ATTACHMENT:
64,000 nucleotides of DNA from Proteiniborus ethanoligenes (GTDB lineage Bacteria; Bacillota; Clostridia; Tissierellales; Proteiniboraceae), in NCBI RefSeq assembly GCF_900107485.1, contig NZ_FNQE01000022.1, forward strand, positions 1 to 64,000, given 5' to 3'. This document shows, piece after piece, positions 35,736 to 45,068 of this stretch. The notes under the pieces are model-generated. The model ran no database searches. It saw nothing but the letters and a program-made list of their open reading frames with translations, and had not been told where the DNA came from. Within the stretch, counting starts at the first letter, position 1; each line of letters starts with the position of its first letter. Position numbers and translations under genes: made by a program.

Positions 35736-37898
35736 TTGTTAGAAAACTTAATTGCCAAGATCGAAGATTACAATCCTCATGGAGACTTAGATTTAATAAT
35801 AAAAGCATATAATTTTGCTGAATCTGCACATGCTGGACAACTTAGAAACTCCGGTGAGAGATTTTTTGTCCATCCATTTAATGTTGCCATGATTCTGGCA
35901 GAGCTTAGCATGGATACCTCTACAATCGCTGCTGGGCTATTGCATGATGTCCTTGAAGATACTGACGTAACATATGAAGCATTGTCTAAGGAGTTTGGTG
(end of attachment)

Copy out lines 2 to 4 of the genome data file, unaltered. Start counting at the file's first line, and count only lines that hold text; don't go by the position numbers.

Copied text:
Positions 35736-37898
35736 TTGTTAGAAAACTTAATTGCCAAGATCGAAGATTACAATCCTCATGGAGACTTAGATTTAATAAT
35801 AAAAGCATATAATTTTGCTGAATCTGCACATGCTGGACAACTTAGAAACTCCGGTGAGAGATTTTTTGTCCATCCATTTAATGTTGCCATGATTCTGGCA